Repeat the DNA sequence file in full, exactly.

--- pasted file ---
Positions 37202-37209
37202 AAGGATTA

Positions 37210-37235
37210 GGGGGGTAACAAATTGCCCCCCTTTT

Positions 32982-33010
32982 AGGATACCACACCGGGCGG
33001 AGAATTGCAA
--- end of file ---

Positions 37202-37209
37202 AAGGATTA

Positions 37210-37235
37210 GGGGGGTAACAAATTGCCCCCCTTTT

Positions 32982-33010
32982 AGGATACCACACCGGGCGG
33001 AGAATTGCAA